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Be smart – save for your children’s education

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Education is getting more expensive and entry to the best courses, more competitive. Some private schools are charging fees of up to $18,000 a year, excluding uniforms, excursions and after school activity expenses. Also, the cost of earning a degree, particularly in the popular disciplines like law, IT and medicine is also rising.

The rising cost of education means that you need to put a sound savings plan in place when your children are young, and stick to it. However, many parents are unsure how to start or what product or strategy to follow, particularly when there are tricky tax rules to be aware of.

For example, if you put the investments in your own name, any interest income is added to your taxable income and may reduce any Family Tax Benefits you receive. If you put the investments in your child’s name, penalty tax-rates apply once they have unearned income over $1,334 a year.

So, what do you do to save for your children’s education? Here are a number of options to consider.

Managed investments

Buying units in a managed investment gives individual investors the buying power to access markets not normally available to retail investors – like international equities, large-scale commercial property developments and global technology infrastructure. With as little as $1,500, you can gain exposure to a diversified range of assets (including shares, property, fixed interest and cash) managed by experts.

Mortgage offset account

If you have a mortgage, you can build up funds in a mortgage offset account. By reducing your interest costs, this strategy can return around 8% pa after tax. You can draw on the offset account when school fees are due.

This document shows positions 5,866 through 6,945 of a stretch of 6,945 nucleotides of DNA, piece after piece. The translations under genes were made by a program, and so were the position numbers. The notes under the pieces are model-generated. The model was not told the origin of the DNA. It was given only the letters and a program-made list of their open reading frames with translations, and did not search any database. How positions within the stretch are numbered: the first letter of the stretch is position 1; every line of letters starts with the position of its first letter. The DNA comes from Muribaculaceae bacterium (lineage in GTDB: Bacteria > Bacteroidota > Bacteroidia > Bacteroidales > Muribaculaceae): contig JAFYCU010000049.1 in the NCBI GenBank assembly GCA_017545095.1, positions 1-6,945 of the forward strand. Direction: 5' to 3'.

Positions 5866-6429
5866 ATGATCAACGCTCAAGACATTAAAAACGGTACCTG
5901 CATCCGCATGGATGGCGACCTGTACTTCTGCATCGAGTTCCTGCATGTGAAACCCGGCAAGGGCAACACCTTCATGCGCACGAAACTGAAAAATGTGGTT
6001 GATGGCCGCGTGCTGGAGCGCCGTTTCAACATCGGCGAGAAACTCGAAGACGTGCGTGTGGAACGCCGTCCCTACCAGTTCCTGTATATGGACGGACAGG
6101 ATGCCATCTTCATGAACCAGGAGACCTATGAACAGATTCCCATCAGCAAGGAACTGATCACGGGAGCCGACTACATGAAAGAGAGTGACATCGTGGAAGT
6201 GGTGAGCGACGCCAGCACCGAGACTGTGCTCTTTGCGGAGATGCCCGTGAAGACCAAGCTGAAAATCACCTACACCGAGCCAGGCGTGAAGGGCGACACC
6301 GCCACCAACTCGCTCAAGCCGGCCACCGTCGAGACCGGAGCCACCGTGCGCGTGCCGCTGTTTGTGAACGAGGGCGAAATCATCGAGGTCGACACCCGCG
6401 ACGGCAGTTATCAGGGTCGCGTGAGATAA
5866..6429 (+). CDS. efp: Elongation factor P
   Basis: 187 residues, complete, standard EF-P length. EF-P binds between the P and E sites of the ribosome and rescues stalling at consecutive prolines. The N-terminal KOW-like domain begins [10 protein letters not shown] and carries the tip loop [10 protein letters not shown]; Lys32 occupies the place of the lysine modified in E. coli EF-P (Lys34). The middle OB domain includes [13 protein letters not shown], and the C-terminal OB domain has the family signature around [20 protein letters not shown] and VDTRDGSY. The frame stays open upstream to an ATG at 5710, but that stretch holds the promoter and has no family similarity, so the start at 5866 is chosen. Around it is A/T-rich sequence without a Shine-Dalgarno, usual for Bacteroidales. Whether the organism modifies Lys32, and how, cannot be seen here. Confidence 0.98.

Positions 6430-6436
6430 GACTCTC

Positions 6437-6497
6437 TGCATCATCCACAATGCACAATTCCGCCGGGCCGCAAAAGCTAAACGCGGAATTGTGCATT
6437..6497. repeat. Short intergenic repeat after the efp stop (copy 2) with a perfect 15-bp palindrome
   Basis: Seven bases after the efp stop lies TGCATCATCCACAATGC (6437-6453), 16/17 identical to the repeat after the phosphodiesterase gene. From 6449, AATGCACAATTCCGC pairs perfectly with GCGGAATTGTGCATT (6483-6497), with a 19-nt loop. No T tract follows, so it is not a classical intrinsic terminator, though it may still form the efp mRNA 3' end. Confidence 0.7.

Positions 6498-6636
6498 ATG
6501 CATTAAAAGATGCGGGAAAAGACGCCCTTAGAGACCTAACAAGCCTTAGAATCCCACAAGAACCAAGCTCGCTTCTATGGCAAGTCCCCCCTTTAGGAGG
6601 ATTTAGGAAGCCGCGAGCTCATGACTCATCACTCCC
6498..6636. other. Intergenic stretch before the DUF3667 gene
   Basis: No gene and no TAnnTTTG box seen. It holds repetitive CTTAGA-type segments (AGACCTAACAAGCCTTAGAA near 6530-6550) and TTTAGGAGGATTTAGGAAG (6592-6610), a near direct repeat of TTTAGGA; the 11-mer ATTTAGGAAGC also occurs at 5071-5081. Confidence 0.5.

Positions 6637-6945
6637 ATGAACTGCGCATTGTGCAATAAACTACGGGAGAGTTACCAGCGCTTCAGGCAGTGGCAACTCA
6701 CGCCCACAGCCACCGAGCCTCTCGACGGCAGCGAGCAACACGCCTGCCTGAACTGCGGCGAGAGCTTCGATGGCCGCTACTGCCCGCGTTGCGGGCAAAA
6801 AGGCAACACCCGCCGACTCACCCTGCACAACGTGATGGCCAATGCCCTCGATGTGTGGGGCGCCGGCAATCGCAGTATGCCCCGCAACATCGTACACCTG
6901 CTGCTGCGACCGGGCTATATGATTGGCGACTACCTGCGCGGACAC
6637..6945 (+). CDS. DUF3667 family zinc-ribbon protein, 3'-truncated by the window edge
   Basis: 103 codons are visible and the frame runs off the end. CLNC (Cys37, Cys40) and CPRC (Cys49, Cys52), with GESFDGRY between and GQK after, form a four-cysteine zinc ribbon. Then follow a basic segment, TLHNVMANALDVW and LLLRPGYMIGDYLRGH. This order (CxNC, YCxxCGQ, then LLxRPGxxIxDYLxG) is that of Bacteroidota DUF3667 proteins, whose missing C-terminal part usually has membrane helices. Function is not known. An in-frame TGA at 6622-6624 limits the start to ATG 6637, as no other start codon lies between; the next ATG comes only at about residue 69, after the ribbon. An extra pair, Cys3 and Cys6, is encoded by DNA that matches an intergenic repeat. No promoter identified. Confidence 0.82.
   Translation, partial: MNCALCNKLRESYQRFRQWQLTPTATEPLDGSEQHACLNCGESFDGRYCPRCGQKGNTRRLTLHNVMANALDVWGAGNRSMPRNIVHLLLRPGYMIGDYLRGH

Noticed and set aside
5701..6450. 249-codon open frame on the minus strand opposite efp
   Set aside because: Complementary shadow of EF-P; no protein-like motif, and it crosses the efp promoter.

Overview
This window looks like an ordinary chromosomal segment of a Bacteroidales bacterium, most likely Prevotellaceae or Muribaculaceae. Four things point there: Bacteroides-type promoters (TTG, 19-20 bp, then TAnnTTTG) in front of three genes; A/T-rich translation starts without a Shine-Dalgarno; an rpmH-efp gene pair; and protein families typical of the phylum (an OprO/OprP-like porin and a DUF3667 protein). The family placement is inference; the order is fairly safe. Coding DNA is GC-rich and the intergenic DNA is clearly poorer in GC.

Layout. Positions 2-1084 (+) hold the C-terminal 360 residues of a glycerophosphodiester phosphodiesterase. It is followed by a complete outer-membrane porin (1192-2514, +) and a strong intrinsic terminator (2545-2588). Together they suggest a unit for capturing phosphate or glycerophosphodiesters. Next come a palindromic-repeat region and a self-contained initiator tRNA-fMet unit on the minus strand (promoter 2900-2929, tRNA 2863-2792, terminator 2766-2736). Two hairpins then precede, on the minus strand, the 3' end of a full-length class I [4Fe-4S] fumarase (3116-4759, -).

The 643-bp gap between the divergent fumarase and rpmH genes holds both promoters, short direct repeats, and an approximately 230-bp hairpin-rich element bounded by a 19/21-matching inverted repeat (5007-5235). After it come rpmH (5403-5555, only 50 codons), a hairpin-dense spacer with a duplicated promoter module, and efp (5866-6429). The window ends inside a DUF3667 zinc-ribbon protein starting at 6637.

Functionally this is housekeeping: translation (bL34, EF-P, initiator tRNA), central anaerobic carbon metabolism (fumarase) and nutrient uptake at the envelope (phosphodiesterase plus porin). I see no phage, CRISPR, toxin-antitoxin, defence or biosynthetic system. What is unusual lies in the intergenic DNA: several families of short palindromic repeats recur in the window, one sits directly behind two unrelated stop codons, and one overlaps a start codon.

Gearing into Australian shares

Personally borrowing to invest can be a tax effective strategy because you can claim deductions for the interest cost and use imputation credits to reduce the tax payable. When you cash the investment in to pay school fees only, 50% of the capital gains are taxable if the investment has been held for at least 12 months. However, borrowing to invest does involve some risks, which should be discussed with your financial planner.

Investment bonds

Another option is an “investment bond”. These products sometimes have other names, but are essentially only tax-paid after 10-year life policies where you choose the investment strategy. If they are held for at least 10 years, the proceeds can be tax paid when cashed in. This means that you are not taxed on these proceeds because the life company has already paid tax. The life office pays tax at a flat rate of 30% though the actual rate of tax may be much lower because of the deductions and imputation credits that the fund can claim.

One useful feature is that the investor can make a contribution of up to 125% of the previous year’s contribution and retain the tax-paid status after 10years. Income is reinvested and not included in the investor’s taxable income. If you cash them in before 10 years, there may be tax payable but you can use the proceeds for any purpose – not just for education expenses.

Contact your financial planner

No one solution suits everyone, so talk to your financial planner to see what options may best suit you and your circumstances.

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